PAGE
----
Shmuel Polin
ניט מיט שעלטן/לאַכן קען מען די וועלט איבערמאַכן

Are the attacks on Jews in France pogroms?

Recently I published several articles (see links below) on the wave of attacks against Jews in France.  I expected to “stir the pot” and expected some constructive feedback.

The first of the articles, pours onto paper the series of major attacks, race riots, or pogroms beginning with the school shooting that targeted members of the French-Jewish community in Toulouse, France in 2012.  It cites the “attack outside a Jewish school that killed a rabbi and three young children.”   The article ends with the most recent riots, citing for the third time this past week that “pro-Palestinian activists have clashed with the city’s Jewish residents.”  Residents reported in the most recent attacks, rioters chanting “Gas the Jews” and “Kill the Jews”, as they attacked businesses in the Sarcelles district, also known as “Little Jerusalem”.

The other article sheds light on relative inactivity of NGOs, which should be monitoring the spike in Anti-Semitism in Europe.

In both of these articles, the word “Pogrom” was used when identifying the riots targeting Jews. Unfortunately, many news venues strayed away from the word, or used it sparingly in reporting.  Which begs the question for the readers:  Are these widespread attacks on Jews “Pogroms”?

The case seems to be rather intuitive to myself.  France has unfortunately been a host for a new wave of Pogroms in Europe.  When we pull apart the terminology it seem even more painfully obvious.  According to Merriam-Webster’s dictionary: “An organized massacre of helpless people; specifically:  such a massacre of Jews.” It is derived from Yiddish, and means in the mama loshon (mother tong)  “devastation or destruction.”

The riots in France fit the terminology consistently.  Where it gets fuzzy is with the word “massacre.”  How many deaths, injuries, sacked businesses, rapes, ect, constitute a “massacre”?  “Massacre” is less easily defined.

Some pogroms, like the Mlawa Pogrom, accounted for no casualties, however the material loss, beckoned the name.

The problem as I see it,  is not about proper terminology of the word “Pogrom”, but instead the following:  We (Jews and Non-Jews alike) have become increasingly more disconnected and desensitized to European Jewry.   The Holocaust killed 6 million Jews.  But it also killed widespread sympathy for European Jewry.  “Go home to Israel” is a slogan not only used today by the anti-Semites, but also many Jews.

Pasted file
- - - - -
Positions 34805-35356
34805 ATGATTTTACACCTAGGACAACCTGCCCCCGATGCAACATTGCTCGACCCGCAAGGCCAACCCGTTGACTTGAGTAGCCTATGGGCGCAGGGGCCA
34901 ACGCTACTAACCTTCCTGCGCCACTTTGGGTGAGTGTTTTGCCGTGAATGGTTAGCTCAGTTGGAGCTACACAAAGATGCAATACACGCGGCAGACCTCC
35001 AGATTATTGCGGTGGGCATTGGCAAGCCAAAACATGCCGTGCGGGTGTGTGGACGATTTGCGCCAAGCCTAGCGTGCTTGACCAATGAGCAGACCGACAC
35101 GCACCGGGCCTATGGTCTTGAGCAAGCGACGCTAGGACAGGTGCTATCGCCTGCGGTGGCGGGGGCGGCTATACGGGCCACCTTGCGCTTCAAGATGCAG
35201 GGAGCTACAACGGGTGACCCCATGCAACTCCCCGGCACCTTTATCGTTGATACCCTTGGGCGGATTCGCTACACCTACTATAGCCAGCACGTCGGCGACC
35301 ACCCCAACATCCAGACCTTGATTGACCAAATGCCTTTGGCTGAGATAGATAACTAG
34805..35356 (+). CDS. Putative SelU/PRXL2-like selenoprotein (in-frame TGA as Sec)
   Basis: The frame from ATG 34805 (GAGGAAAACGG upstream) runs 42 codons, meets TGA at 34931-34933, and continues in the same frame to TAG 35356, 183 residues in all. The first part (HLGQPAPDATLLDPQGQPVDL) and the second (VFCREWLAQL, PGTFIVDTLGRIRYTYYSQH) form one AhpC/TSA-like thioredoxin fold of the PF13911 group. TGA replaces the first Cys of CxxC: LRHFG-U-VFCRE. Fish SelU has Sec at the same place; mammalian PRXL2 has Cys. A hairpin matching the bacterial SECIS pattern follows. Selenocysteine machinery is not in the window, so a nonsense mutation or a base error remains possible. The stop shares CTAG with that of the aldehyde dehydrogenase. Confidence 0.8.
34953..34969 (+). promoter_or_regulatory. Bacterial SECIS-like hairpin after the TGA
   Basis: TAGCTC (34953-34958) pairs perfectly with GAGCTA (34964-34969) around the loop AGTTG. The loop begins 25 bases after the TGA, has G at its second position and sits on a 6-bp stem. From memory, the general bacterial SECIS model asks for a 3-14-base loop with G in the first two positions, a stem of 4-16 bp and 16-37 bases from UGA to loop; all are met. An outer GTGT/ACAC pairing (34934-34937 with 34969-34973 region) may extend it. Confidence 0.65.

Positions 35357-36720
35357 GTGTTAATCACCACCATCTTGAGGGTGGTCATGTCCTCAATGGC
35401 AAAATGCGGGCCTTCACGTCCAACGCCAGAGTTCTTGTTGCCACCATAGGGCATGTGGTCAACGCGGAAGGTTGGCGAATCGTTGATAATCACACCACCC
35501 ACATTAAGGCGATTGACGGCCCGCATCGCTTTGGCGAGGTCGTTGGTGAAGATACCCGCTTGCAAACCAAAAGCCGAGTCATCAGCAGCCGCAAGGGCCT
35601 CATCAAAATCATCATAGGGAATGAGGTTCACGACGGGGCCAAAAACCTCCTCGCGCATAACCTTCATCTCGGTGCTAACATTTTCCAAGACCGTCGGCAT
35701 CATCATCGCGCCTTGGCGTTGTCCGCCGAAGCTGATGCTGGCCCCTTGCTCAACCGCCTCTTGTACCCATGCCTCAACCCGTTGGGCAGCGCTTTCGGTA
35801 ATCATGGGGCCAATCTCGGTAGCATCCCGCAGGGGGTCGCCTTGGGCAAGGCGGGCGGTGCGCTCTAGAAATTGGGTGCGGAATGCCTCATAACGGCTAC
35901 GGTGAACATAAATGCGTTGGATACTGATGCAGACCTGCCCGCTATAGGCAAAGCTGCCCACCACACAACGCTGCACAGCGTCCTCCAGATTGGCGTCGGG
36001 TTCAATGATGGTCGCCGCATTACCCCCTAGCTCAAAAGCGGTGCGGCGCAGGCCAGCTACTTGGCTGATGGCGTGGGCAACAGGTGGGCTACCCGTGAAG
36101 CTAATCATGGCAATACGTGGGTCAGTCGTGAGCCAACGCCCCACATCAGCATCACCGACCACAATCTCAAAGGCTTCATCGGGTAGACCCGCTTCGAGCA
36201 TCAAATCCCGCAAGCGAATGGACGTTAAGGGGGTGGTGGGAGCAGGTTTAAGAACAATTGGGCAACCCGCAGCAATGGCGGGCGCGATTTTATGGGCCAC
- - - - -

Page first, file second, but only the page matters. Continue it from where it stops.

It is time we again sensitize ourselves to the suffering of European Jewry.

We can begin with calling it what it is #Pogrom #JeSuisJuif every story about attacks on French Jews to Twitters for non-governmental organizations and French twitter accounts @hwr (human rights watch), @franceintheus (French embassy in the U.S)




About the Author
Shmuel Polin is a third year rabbinical student at the Hebrew Union College-Jewish Institute of Religion (HUC-JIR). A Greater Philadelphia/New Jersey native of Israeli-American nationality, he completed his B.A. at American University in Washington D.C. where he studied Jewish Studies and International Studies. He also completed both a M.A. in Holocaust and Genocide Studies and a M.A. in Jewish Studies from Gratz College of Melrose Park, Pennsylvania. His thesis focused on the depiction of European anti-semitism in 1930's-1940's American and foreign cinema. Shmuel has years of experience from teaching Hebrew School at Kehillat HaNahar of New Hope, Pennsylvania, leading Shabbat and Holiday services at Greenwood House in Trenton, New Jersey, and also working for Israeli non-governmental organizations. Currently, in Cincinnati, he leads services for Beth Boruk, in Richmount, IN and teaches at Adath Israel in Cincinnati.
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